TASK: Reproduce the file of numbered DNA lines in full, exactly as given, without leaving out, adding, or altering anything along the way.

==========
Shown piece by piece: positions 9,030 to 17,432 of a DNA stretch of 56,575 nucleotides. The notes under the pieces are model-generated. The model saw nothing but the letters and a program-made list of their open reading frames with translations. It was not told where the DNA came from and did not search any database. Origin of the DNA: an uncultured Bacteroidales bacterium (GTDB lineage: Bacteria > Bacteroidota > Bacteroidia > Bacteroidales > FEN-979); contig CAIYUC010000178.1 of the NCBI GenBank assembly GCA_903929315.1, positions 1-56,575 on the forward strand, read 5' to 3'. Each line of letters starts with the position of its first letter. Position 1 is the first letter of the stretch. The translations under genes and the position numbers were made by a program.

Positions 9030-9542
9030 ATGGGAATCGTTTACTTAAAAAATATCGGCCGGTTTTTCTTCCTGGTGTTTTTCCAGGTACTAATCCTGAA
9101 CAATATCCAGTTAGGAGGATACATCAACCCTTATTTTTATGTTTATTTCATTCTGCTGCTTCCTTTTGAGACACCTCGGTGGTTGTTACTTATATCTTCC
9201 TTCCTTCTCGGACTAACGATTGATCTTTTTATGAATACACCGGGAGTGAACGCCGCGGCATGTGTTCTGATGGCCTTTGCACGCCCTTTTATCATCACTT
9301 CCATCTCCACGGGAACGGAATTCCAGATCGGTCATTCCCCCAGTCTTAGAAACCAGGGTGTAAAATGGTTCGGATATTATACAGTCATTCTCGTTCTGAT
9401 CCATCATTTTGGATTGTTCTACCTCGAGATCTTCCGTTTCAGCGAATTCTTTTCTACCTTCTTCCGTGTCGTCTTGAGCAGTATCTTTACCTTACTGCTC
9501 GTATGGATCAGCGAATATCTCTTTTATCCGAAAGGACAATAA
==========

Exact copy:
Shown piece by piece: positions 9,030 to 17,432 of a DNA stretch of 56,575 nucleotides. The notes under the pieces are model-generated. The model saw nothing but the letters and a program-made list of their open reading frames with translations. It was not told where the DNA came from and did not search any database. Origin of the DNA: an uncultured Bacteroidales bacterium (GTDB lineage: Bacteria > Bacteroidota > Bacteroidia > Bacteroidales > FEN-979); contig CAIYUC010000178.1 of the NCBI GenBank assembly GCA_903929315.1, positions 1-56,575 on the forward strand, read 5' to 3'. Each line of letters starts with the position of its first letter. Position 1 is the first letter of the stretch. The translations under genes and the position numbers were made by a program.

Positions 9030-9542
9030 ATGGGAATCGTTTACTTAAAAAATATCGGCCGGTTTTTCTTCCTGGTGTTTTTCCAGGTACTAATCCTGAA
9101 CAATATCCAGTTAGGAGGATACATCAACCCTTATTTTTATGTTTATTTCATTCTGCTGCTTCCTTTTGAGACACCTCGGTGGTTGTTACTTATATCTTCC
9201 TTCCTTCTCGGACTAACGATTGATCTTTTTATGAATACACCGGGAGTGAACGCCGCGGCATGTGTTCTGATGGCCTTTGCACGCCCTTTTATCATCACTT
9301 CCATCTCCACGGGAACGGAATTCCAGATCGGTCATTCCCCCAGTCTTAGAAACCAGGGTGTAAAATGGTTCGGATATTATACAGTCATTCTCGTTCTGAT
9401 CCATCATTTTGGATTGTTCTACCTCGAGATCTTCCGTTTCAGCGAATTCTTTTCTACCTTCTTCCGTGTCGTCTTGAGCAGTATCTTTACCTTACTGCTC
9501 GTATGGATCAGCGAATATCTCTTTTATCCGAAAGGACAATAA